Canada announces intention to become full member of international SKAO radio astronomy project

Tuesday, January 24, 2023

SKA at daytime

The National Research Council of Canada (NRC) has announced that Canada will proceed to full membership of the Square Kilometre Array Observatory (SKAO).

This builds upon a 2-year cooperation agreement with the SKAO signed by the NRC in November 2021, which allows Canada's scientific and engineering communities to continue participation in the project.

Full membership is expected to provide Canadian astronomers a 6 per cent use-share of the observatory, access to a next-generation radio astronomy facility, and support the establishment of a domestic regional centre. This centre will provide direct connections to data collected with the telescope as well as science support to enable ground-breaking discoveries.

The SKAO is a next-generation radio astronomy observatory, bringing together nations from around the world to build and operate cutting-edge radio telescopes.  SKAO will operate 2 telescopes on 2 continents (Australia and South Africa), with headquarters in the United Kingdom. The initial phase of the SKAO consists of 197 radio dishes located in South Africa and 131,072 antennas located in Australia. Construction on Phase 1 began in June 2021 and is expected to be completed by 2029.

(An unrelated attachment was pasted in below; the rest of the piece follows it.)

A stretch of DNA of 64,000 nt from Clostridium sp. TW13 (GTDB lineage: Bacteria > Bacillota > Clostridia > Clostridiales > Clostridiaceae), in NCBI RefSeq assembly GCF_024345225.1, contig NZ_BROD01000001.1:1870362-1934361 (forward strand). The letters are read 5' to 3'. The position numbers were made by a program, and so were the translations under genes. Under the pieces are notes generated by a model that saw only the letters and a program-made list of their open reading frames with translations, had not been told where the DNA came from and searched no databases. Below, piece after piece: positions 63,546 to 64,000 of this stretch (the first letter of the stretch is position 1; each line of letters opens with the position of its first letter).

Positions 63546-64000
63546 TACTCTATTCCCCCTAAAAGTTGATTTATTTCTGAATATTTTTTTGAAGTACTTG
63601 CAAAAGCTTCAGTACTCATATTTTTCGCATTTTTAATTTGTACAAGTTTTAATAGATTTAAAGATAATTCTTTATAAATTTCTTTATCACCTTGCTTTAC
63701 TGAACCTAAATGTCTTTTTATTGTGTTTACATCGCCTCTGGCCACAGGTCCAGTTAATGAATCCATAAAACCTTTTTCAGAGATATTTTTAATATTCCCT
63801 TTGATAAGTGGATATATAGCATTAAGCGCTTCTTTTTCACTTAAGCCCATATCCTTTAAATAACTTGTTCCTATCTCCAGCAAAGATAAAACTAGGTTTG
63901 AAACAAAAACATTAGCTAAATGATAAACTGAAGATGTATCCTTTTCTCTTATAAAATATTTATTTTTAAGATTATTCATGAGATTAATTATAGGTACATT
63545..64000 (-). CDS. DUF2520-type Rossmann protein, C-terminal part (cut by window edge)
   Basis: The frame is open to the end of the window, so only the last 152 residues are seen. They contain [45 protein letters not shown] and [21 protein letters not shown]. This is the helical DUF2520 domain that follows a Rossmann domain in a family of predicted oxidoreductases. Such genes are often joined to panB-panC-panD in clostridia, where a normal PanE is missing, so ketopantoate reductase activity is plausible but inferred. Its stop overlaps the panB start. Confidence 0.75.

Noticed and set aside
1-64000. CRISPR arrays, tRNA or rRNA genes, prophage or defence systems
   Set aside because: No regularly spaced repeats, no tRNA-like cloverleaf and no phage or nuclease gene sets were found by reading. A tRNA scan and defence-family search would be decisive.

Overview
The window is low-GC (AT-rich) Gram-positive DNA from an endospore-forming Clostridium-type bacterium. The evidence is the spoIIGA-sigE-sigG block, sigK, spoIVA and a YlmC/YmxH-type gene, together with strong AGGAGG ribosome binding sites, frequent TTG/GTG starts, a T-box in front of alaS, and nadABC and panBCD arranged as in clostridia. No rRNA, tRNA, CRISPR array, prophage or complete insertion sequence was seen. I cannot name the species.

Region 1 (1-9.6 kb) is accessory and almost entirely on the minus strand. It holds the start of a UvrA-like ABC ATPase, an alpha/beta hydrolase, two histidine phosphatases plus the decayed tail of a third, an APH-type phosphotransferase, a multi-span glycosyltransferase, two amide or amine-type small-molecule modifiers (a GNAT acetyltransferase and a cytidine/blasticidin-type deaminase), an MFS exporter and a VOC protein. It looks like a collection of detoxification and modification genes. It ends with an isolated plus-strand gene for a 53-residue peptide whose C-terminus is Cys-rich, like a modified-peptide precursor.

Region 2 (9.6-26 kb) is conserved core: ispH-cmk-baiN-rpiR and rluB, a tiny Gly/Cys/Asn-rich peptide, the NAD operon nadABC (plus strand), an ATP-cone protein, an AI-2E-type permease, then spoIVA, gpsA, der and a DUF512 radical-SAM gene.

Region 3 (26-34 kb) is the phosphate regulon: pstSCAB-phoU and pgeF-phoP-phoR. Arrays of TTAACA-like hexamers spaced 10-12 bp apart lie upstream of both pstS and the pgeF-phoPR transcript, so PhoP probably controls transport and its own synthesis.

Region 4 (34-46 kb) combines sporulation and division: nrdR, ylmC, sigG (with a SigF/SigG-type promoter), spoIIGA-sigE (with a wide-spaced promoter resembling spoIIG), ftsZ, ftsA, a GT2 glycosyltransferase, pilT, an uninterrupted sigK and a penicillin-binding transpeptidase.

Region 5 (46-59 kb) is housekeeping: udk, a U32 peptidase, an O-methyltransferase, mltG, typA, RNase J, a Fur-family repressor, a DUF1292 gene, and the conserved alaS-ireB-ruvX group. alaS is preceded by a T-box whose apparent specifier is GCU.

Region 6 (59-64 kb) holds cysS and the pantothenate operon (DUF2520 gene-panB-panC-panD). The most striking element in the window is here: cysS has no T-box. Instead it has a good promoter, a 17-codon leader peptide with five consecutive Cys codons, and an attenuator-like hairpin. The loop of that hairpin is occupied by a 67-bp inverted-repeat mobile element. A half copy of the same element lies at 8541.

The SKAO will be used to make exciting new discoveries and help us understand fundamental questions such as: “how did the first stars form?”, “what is the nature of dark matter?”; “where do gravitational waves come from?”; “how do galaxies form?”; “what can we learn about the life cycle of stars?”; and, “how do planets form?”

The Herzberg Astronomy and Astrophysics Research Centre at the National Research Council of Canada (NRC) will represent Canada in the governance of the SKAO and will work with domestic and international partners to deliver key observatory systems. The Centre is a highly regarded research centre with the longstanding role of providing radio telescopes and components to international observatories.

 “Joining the SKA offers astronomers at the Waterloo Centre for Astrophysics and across Canada the chance to contribute to this incredible experiment and continue Canada’s proud history in radio astronomy" says Will Percival, Director of the WCA “We are looking forward to helping to make the scientific discoveries that will be enabled by this project”.

The image above is a composite image of the SKA telescopes, blending real hardware already on site with artist's impressions. From left: An artist's impression of the future SKA-Mid dishes blend into the existing precursor MeerKAT telescope dishes in South Africa. From right: An artist's impression of the future SKA-Low stations blends into the existing AAVS2.0 prototype station in Western Australia.

Image source: Square Kilometre Array Observatory  media kit

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